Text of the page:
An insightful article on, what the author calls, the second economy. This is the generally unseen, rapidly expanding, overall economy that underlies the physical overall economy. Information technology, digitization, and automation particularly, drives this second economy and the author suggest it could be as large as the physical, overall economy in 20 or 30 years.

The emergence of the second economy can potentially increase prosperity on par with what the Industrial Revolution did, while also causing large unemployment due to its character (i.e. automation of careers). The writer almost suggests that the largest problem soon will not be creating wealth but distributing it. Very Peter-Drucker-like article that is worth reading. If you are interested in economic changes to societies, it’s worthy of looking into. The Technology Battle of 2012 (Fast Company): Just a little within the top-these companies don’t always compete directly against each other-and lacking some key players but, nevertheless, a good recap of the battle between Apple, Amazon, Facebook, and Google.

Interview with Facebook founder, Mark Zuckerberg (Startup School via TechCrunch): Interesting thoughts from Mark Zuckerberg on entrepreneurship and the progression of Facebook. The condition of farming in Canada (The Walrus): Interesting and insightful article about how small farmers are facing the problems in farming. Yellow Media was the distributor of mobile phone directories in Canada. I actually viewed the stock around 4 or 5 5 years back and considered how the corporation could survive in the web age.

Several years later, it appears like the final act of its life is playing out. This is a well-written tale and I believe contrarians and deep-value investors should read it to obtain a feel for how distressed companies could fall apart. Good tale of rare globe minerals and the big potential in Alaska, of all accepted places. Personally, I think rare earths are a fad-substitution with an increase of common materials is a huge threat-but whatever you think, this is a great article. Shai Agassi’s Better Place attempts to conquer electric cars (Smithsonian): An article from past due 2010 profiling the founder of Better Place, an organization that is trying to deploy charging channels and electric battery swap technology for electric vehicles.

The business looks uneconomic and has huge hurdles in North America, where gasoline is cheaper than the majority of the world, but it’ll be an interesting story to view. Interesting essay on the development of economics and the flaws it can’t shake off. What if USA paid its debt? Seems such as a ludicrous view right now but back 2000, the government was thinking that your debt would be paid by 2011 or so. Many of you may recall how Alan Greenspan was fretting that there may be adverse implications if the US government stopped issuing so many bods.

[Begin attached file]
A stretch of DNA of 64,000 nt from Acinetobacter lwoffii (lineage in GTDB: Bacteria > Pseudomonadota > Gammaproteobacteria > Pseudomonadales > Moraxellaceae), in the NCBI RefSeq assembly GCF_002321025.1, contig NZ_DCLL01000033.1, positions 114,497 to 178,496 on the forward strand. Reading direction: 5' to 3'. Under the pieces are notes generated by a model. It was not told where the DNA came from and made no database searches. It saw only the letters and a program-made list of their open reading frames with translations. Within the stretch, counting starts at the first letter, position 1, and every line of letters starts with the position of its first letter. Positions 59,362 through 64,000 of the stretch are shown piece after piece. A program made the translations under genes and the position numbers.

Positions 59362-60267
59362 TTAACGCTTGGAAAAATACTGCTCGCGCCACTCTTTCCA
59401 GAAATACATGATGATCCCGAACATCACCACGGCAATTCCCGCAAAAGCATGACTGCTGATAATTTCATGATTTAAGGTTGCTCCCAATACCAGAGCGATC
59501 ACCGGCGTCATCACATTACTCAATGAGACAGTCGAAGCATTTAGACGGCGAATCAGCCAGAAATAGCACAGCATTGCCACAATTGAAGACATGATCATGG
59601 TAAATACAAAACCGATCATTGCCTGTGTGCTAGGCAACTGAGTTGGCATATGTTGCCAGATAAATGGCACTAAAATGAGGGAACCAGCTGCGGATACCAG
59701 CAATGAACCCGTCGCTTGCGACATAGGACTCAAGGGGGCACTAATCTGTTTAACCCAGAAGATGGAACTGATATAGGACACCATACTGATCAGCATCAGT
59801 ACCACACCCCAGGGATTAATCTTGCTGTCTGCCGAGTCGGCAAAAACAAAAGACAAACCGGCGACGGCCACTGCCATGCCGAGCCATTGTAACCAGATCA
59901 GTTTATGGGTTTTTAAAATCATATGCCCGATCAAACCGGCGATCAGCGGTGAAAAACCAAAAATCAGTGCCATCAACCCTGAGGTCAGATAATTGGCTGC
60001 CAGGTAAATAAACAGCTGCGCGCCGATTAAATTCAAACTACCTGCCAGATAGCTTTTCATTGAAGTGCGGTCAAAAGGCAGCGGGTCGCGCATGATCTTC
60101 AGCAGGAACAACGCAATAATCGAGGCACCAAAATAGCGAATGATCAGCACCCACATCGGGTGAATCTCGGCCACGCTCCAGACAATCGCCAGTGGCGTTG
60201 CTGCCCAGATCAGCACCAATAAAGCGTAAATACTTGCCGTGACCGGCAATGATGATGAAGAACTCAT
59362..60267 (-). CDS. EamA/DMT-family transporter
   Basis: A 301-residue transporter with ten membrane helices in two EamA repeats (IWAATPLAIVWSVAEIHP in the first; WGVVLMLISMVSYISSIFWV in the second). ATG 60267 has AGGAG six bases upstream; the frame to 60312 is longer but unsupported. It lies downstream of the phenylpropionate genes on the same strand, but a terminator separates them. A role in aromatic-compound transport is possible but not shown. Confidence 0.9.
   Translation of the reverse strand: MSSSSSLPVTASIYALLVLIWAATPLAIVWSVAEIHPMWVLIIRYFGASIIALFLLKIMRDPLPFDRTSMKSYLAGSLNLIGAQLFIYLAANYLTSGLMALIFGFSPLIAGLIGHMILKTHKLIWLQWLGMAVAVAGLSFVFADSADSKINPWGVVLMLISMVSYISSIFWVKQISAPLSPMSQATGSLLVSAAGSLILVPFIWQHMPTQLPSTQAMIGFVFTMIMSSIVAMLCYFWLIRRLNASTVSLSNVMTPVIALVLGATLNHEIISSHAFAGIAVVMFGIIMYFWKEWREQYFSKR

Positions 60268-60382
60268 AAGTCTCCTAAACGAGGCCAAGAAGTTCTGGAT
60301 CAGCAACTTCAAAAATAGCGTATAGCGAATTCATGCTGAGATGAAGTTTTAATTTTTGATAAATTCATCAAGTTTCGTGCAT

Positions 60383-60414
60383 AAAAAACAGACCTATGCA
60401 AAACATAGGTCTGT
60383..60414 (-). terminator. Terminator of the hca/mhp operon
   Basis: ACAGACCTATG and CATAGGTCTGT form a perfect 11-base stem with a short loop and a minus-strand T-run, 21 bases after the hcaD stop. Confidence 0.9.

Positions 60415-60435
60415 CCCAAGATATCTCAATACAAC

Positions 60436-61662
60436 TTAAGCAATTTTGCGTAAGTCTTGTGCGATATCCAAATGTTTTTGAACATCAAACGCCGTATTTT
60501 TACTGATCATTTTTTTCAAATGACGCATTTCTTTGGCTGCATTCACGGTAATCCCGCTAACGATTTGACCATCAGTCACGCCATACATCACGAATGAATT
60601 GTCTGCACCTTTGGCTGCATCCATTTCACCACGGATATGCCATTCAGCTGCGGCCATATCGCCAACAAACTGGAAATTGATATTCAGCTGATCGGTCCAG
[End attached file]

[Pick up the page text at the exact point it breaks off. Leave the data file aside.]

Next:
1. Are you a fiduciary? Sometimes? All of the time
  2. 6631 Dudley Drive, Naples, Florida 34105 – Commercial Property SOLD
  3. Fewer rules
  4. Profit Margins: US, Global, Emerging Markets, Europe, Japan, India, China, Aus & Canada
  5. Commercial Real Estate
  6. Michael $691,150, he earned $501,150 in interest
  7. People do not choose to be in the situations they end up-it just happens. (Reverse scored)

Needless to say, the situation is opposite what it was ago a decade. This situation reminds of the 1930’s and it remains to be seen what new industries will emerge to generate jobs. Latest article from Michael Lewis, tackling California this right time around. As usual, Lewis paints with wide borderline and brushes stereotypes but retains his flair for writing entertaining pieces. What is happening in California may be considered a precursor what other states, as well as my province, Ontario, in Canada may soon face. The masses want to hang someone, but the reality is that, if it were a crime, how come almost every major bank in the us, as well as respected investors/financiers lost their shirt?

Book review – Deng Xiaoping and the Transformation of China by Ezra F. Vogel (New York Review of Books): Arguably, the individual who had the best impact on China in the last 40 years is Deng Xiaoping. I don’t believe other people even comes close. He is known as the person who re-oriented China from a so-called Communist economy to a capitalist country. When it comes to darker events, he could be also known as the man who purchased the massacre that came to be known as the Tiananmen Massacre.